After years of flat rent growth and increasing vacancy rates, conditions in the apartment industry continue to recover, according to the National Multi Housing Council’s latest quarterly survey of apartment market conditions.

 

The survey’s indexes measure changes in occupancy rates, sales volume, availability of equity and debt market conditions between October 2004 and January 2005. For the second quarter in a row–and only the third time in the survey’s nearly six-year history–all four indexes showed improving conditions compared with three months earlier.

 

“The transactions market continues to sizzle as more and more investors look to acquire apartment properties,” noted NMHC Chief Economist Mark Obrinsky. “Powerful demographic trends make this a favored sector over the next five to 10 years, and the outlook is improving for the near term as well.”

 

Highlights of the survey included:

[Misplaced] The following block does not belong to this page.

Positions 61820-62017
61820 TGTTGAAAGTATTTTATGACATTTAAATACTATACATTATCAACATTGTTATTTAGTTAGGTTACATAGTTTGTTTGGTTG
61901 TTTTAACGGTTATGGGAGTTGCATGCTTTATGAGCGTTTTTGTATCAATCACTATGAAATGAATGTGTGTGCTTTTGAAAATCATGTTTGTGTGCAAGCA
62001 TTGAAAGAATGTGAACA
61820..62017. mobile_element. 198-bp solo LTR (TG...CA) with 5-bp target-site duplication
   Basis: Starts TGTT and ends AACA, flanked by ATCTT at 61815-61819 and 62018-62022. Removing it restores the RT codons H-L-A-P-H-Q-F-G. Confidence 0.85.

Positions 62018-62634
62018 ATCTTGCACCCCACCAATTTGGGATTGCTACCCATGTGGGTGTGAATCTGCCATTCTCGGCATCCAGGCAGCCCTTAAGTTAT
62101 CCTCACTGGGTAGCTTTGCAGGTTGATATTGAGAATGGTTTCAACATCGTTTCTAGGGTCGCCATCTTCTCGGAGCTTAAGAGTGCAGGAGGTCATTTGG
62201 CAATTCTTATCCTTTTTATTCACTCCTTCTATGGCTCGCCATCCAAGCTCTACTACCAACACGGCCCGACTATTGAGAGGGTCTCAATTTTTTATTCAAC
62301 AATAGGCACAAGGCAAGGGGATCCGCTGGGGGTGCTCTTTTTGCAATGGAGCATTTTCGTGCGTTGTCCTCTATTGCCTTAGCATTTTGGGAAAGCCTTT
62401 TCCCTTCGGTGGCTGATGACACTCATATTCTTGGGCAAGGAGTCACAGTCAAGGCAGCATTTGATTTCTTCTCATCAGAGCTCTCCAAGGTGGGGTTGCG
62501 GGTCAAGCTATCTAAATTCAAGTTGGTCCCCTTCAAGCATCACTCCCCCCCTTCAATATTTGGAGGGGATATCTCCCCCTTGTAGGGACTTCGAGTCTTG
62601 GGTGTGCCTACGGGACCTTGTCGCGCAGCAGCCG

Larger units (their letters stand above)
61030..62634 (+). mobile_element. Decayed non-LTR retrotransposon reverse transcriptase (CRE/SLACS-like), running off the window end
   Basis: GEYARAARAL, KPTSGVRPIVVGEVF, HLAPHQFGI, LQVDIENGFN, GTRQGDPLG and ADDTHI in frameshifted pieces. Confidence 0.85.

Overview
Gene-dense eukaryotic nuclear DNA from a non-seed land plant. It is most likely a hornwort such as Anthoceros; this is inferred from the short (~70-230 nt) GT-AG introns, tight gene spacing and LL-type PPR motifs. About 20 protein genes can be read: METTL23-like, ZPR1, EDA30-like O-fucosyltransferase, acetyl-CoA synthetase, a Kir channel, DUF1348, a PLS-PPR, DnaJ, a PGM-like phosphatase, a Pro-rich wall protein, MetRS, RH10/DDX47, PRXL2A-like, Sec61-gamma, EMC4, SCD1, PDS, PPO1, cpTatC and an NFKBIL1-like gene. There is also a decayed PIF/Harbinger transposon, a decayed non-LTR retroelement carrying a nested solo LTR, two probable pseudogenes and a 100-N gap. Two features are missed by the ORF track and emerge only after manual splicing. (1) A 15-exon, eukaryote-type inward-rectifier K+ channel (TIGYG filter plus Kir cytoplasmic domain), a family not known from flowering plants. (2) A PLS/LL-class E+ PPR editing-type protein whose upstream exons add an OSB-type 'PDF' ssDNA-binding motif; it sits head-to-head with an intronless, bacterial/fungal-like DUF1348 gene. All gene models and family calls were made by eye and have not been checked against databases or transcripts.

• The Market Tightness Index, which reflects changes in vacancy rates and rent increases, rose to 65, the sixth consecutive quarter of improving demand. A score above 50 means more respondents saw improving conditions than saw worsening conditions over the past three months. 

  • Apartment property sales continue to post record high levels, as reflected by a Sales Volume Index of 63 this quarter. This is the seventh consecutive quarter of increasing sales volume.

  • The Equity Financing Index rose to 64, the tenth time in the past 11 quarters that the index has surpassed 50. While 56 percent of respondents indicated that conditions were unchanged, 34 percent noted that equity financing conditions had improved, and only five percent reported conditions had worsened.

  • The Debt Financing Index was little changed at 56, compared with 58 last October. Interest rates remain relatively low and debt financing is widely available.

Washington, D.C.-based NMHC is a national association representing apartment firms in the U.S.

 

***

 

Send news tips or a letter to the editor to opinion@inman.com.

 

 

Show Comments Hide Comments

Comments

Sign up for Inman’s Morning Headlines
What you need to know to start your day with all the latest industry developments
Success!
Thank you for subscribing to Morning Headlines.
Back to top